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Web 3.0 Stack 101 for Web 2.0 Developers

Web is only a small part of the web developer ecosystem, but it is growing, and growing fast. Hence, for those willing to progress, it is a good idea to get a good understanding of the Web 3.0 tech stack, in order to keep their skills relevant and up-to-date. Obviously, one can easily name blockchain and cryptocurrency wallets as part of the stack, possibly, together with distributed storage solutions. So what else do you need to know if you are considering an upgrade of your Web 2.0 skill-set to Web 3.0?

Web 3.0 stack classification:
Here’s how the stack can be broken down into categories:

  • blockchain;
  • blockchain development environment;
  • file storage;
  • P2P databases;
  • API (Indexing & querying);
  • Identity;
  • Client (frameworks and libraries);
  • Other protocols.

Compared to traditional Web 2.0 architecture, this stack is different in many aspects, from which one can highlight blockchain and cryptocurrency-based identity as the two most obvious differences. It makes sense to examine the difference for front and back end separately as there is a difference on how they differ from Web 3.0 tools, although it is usually more common to talk about it in terms of ‘protocols’.


On the client-side, you won’t see any much difference: Web 3.0 handles it essentially the same as Web 2.0. Normally, it is reflected through abundant use of JavaScript. The difference can be found in the actual HTTP client libraries. This may affect the way of communication with servers through the HTTP protocol (you might use web3.js or ethers.js instead of fetch or axios, to talk to a remote procedure call, or a graphql client to talk to The Graph). Web3.js and ethers.js are both JavaScript libraries that facilitate developers’ interaction with the Ethereum blockchaint.

Another place, where you could find difference on the frontend is how the identity is dealt with. Reading data doesn’t require any info about the user, but writing data normally needs a connection to the user’s wallet. This can be done both on a desktop app (often as a wallet browser extension) and on mobile, allowing you to authenticate in a wallet app.

One of the most used wallets, MetaMask comes as a browser extension for Chrome, Firefox, and other Chromium-based browsers. MetaMask is owned by ConsenSys, “the leading Ethereum software company” as they call themselves. It also owns Truffle, one of the leading IDE (integrated development environments) in Web 3.0. It is an environment for development and testing framework and asset pipeline for blockchains using EVM (Ethereum Virtual Machine). It also offers “smart contract lifecycle management” and “automated contract testing”.


The really interesting stuff starts happening here. This is where the more complex aspects of the Web 3.0 stack emerge. The concept of a blockchain, a distributed ledger of data, should be familiar to most developers. But there is no single type of blockchain. The two most significant are Bitcoin and Ethereum. But the two are quite different and it was very well stated by Ethereum researcher Justin Drake: whereas Bitcoin is about as programmable as a calculator, Ethereum is a fully programmable “Turing-complete” computer.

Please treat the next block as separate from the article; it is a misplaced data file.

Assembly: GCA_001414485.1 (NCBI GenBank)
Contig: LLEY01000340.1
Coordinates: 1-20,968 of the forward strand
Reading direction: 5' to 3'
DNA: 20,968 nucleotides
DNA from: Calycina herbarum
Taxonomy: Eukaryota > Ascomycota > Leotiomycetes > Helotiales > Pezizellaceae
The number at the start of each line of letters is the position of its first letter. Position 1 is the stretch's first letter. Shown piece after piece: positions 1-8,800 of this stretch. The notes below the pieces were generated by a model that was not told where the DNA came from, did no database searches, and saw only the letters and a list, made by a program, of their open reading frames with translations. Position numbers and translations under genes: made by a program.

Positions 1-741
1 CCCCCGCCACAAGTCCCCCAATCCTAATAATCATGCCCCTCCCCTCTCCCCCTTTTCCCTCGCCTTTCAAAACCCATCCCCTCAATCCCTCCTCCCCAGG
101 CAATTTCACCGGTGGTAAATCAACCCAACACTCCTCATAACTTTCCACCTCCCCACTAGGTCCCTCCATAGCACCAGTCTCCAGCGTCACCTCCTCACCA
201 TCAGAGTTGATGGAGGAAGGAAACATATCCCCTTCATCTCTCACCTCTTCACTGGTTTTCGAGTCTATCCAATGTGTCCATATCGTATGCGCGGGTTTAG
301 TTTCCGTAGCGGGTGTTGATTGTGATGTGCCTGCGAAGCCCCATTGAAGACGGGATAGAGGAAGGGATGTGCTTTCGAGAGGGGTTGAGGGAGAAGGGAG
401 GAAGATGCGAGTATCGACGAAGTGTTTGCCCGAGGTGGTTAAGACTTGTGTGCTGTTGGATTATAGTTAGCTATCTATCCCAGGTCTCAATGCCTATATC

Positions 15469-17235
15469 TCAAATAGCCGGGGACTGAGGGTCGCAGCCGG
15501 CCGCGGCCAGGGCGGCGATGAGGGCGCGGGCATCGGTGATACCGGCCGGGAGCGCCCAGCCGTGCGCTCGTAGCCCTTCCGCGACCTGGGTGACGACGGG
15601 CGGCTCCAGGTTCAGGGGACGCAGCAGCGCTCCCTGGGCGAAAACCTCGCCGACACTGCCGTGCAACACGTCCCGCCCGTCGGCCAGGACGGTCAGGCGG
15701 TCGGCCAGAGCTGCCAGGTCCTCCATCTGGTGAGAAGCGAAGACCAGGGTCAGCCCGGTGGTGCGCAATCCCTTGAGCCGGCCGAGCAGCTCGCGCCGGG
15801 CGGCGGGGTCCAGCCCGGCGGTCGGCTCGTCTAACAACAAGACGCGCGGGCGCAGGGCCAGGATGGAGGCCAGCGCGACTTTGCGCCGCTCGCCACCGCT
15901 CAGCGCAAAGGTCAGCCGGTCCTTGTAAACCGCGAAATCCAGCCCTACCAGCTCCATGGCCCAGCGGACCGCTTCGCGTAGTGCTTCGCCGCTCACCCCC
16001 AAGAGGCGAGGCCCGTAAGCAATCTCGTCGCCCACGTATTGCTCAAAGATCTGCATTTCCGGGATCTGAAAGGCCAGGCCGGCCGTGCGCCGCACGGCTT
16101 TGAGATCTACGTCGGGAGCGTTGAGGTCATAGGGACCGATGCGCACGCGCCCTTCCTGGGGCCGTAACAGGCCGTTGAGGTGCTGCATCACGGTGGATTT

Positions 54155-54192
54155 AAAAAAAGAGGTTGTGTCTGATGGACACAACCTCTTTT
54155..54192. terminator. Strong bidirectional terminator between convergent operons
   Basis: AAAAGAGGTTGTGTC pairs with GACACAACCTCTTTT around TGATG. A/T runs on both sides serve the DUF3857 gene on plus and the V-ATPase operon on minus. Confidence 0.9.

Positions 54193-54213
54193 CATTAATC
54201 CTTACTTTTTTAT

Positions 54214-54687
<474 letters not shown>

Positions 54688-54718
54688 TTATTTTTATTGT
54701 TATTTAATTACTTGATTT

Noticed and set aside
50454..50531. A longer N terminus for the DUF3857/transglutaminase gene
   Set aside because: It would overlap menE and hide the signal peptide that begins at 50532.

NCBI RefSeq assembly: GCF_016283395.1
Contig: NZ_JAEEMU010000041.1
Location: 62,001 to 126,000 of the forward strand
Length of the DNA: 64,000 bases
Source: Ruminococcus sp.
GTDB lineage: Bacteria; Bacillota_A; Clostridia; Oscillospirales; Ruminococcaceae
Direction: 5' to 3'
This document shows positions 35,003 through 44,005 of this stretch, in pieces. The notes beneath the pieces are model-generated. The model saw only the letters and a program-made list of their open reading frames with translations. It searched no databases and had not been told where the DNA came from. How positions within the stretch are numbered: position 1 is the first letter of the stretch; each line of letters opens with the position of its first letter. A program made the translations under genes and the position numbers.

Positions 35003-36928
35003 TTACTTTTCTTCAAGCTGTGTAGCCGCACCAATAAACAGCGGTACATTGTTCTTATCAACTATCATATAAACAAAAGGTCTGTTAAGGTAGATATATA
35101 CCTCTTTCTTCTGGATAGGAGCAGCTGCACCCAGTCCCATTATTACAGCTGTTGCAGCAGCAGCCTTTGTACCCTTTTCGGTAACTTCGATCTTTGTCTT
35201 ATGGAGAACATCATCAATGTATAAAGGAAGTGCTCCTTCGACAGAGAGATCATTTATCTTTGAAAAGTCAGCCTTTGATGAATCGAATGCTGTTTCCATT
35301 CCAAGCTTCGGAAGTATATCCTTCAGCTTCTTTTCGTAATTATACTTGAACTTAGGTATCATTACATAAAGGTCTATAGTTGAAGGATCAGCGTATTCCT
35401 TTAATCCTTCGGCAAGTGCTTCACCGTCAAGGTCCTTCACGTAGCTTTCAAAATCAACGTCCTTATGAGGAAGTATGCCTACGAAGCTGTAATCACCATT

The very paradigm of a blockchain-focused Web 3.0 development stack grew from the programmable nature of Ethereum. Ethereum, as per one of the tenets, is said to allow for building theoretically anything on top of it. It play the same role as a web platform for Web 2.0. Being the largest Web 3.0 platform, Ethereum is also compatible with some of the other blockchains. This is why learning Ethereum and how to use it is the most natural way to becoming a Web 3.0 developer.

For example, Solidity, a programming language for the Ethereum blockchain, somewhat resembles JavaScript, only used to write smart contracts.

💡 Learning Solidity and EVM may be the best path to start working as a blockchain developer. Using this skill set (and technology stack) will enable you to build not only for Ethereum, but also for other Ethereum Layer 2, sidechains and even other blockchains such as Avalanche, Fantom and Celo.

We should also mention growing popularity of Rust among smart contract developers. Solana, NEAR and Polkadot are three examples of Rust-based blockchains.

Data Storage and Queries

Experienced users can reasonably question storing and using data under Web 3.0. Blockchains are good for safety of data, but they are also extremely inefficient at storing and processing large amounts of data, especially for dapps. This is where file storage protocols like IPFS, Arweave and Filecoin step in.

Arweave is an open source project, “a protocol that allows you to store data permanently, sustainably, with a single upfront fee.” It’s a peer-to-peer (P2P) network, but has its own crypto lingo like “Succinct Proofs of Random Access (SPoRAs)”; developers can deploy apps to the “permaweb” (“a permanent and decentralized web built on top of the Arweave”).

Further, dapp developers can also use “off-chain” solutions, allowing for storing data not on the main blockchain. The two common types are “sidechains” (secondary blockchains) and so-called “Layer 2” (L2) solutions, like Bitcoin Lightning Network and Ethereum Plasma.

A few words on decentralization

Web 3.0 stack will welcome traditional web programming skills, from JavaScript to Rust. But you’ll need to master programming blockchains via smart contracts, and get comfortable with the alien worlds of crypto file storage and off-chain solutions.

Web 3.0 has not finished its quest on fully moving away from the dependency on centralized services like Coinbase, OpenSea and Alchemy. This is the trickiest part, because true decentralization is really hard to achieve for dapps.

2022 can show how Web 3.0 stack can evolve, searching for ways to live up to its own decentralization hype.